With 2017 finally here, it’s time to reflect. Not on the holiday season that was full of stress, joy, and mixed feelings about the well-being of any pain-in-the-ass relatives that came to visit. I’m talking about credit scores, and what the beginning of 2017 is going to look like for car buyers. With the year coming to a close, there is plenty of juicy data just waiting to be probed, studied, and organized. For now, we’ll base the numbers off the closing third quarter in 2016. Since lenders use your credit score to determine the rate on your loan — or whether you’ll get a loan at all — it would benefit you greatly to read the information I’m about to provide you. That way, you can get a sense of what the shopping scene will look like in the beginning of 2017, if you wish to buy a car.
Keep in mind, there is no exact model to follow when it comes to credit scores and car loans. It will always vary slightly from lender to lender, some being more lenient, and some set on stricter requirements. But, getting a ballpark estimate is still a good idea.
The average loan amount for a new vehicle in the third quarter of 2016 was $30,022. This is nearly a four-percent jump year-over-year. That data is provided by Experian, along with the average loan amount for a used car — which was $19,227, which is a two-percent increase compared to the same time last year.
On a more terrifying concept, the average car loan hit 68 months for new, and 66 months for used, accruing all sorts of unnecessary interest. You should always try and make the largest down payment possible. Where the hell did the “no less than 20% down on a car purchase” rule go? Why do people think it’s a good idea to have longer loan terms, instead of shorter loan terms?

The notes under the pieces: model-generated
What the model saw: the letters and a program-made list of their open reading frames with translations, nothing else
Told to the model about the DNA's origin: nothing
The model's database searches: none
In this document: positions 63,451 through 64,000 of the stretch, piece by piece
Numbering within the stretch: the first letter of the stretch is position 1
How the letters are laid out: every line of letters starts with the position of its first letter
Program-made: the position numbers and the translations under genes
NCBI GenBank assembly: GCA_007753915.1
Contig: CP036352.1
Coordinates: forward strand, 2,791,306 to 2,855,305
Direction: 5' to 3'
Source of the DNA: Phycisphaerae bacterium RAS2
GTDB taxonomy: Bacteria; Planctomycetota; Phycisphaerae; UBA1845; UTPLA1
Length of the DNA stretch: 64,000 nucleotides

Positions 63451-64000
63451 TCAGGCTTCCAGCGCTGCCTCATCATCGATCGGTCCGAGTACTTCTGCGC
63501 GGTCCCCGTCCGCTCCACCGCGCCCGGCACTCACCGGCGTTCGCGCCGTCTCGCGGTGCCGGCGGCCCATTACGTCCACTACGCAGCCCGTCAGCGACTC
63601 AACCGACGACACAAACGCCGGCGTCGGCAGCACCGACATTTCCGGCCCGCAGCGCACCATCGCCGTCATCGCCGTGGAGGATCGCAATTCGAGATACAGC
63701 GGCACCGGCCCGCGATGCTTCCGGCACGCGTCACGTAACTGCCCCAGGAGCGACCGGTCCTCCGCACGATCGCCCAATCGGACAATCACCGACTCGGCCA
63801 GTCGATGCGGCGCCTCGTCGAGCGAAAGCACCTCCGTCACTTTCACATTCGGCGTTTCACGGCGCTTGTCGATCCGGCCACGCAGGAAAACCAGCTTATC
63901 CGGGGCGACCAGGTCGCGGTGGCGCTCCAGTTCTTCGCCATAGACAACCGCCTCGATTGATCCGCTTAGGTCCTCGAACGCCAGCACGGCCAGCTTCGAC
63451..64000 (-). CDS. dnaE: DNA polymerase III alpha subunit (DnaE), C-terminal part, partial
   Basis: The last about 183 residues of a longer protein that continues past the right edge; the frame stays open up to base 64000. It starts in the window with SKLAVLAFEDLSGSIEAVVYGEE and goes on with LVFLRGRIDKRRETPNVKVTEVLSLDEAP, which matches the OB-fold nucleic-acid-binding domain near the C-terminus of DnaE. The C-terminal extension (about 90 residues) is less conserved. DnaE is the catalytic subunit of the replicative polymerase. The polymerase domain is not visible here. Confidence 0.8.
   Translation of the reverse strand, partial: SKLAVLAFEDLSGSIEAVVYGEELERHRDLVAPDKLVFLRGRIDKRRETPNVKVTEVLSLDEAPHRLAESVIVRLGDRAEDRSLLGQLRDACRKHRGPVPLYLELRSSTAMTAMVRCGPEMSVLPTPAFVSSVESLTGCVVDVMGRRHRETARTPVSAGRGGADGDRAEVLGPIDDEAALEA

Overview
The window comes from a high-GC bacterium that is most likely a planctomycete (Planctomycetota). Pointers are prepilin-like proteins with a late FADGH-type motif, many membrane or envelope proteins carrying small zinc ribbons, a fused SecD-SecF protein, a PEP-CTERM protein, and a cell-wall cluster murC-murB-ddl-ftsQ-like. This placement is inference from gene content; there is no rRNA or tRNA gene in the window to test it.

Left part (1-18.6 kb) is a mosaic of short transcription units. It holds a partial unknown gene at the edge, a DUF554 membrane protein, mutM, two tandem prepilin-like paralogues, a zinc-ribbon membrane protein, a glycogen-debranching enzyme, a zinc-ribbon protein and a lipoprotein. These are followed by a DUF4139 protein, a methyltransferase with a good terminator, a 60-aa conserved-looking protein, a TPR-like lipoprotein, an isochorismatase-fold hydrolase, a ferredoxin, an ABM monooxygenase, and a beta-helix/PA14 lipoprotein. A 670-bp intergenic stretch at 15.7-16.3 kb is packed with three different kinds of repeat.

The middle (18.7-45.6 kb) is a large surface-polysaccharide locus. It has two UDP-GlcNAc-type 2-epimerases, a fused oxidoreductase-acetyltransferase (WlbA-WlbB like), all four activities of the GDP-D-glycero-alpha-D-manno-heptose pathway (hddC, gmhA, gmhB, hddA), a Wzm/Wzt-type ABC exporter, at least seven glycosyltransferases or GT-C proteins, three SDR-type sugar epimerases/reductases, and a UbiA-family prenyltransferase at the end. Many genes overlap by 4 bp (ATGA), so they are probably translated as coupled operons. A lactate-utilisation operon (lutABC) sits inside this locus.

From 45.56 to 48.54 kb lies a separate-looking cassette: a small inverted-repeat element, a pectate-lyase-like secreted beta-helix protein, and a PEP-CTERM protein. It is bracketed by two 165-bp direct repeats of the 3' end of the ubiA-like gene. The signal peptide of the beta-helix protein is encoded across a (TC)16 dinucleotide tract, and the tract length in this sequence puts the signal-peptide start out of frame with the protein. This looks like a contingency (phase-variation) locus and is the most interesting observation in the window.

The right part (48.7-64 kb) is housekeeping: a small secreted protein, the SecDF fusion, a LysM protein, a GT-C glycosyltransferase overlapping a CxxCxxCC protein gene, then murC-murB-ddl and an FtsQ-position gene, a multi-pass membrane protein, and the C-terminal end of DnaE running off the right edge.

But, I digress. Let’s take a look at some credit score data.
Credit Scores for a New and Used Car
In the third quarter of 2016, the average credit score of borrowers who received financing for a new car was 714, with 655 reported for used. Quite the gap, huh?
Don’t fret though! If your credit score doesn’t hit the average mark, you’ll still be able to get a loan for a car in 2017. Like I said, some places are more lax, and others are more strict. Shop around and see what you can find.
So, while the scores of 714/655 might not necessarily be the end-all, be-all scores for car borrowing, they do provide good estimates to start from…
What This Means for Your Interest Rate
What does this mean for your interest rate? I’ll break it down for you. Experian uses a credit score scale of 300 to 850. The lower the score, the higher your interest rate.
Super Prime: 781 to 850 – New car: 2.6%. Used car: 3.4%.
Prime: 661 to 780 – New car: 3.59%. Used car: 5.12%
Nonprime: 601 to 660 – New car: 6.39%. Used car: 9.47%
Subprime: 501 to 600 – New car: 10.65%. Used car: 15.72%
Deep Subprime: 300 to 500 – New car: 13.53% Used car: 18.98%
As you can see, even those in the deep subprime category were able to buy a car.
Regardless, arming yourself with your approximate credit score, and learning what your interest rate might be, are great ways to prepare for a car purchase. That way, you can financially map out what you can and can’t afford, and set realistic credit goals for yourself.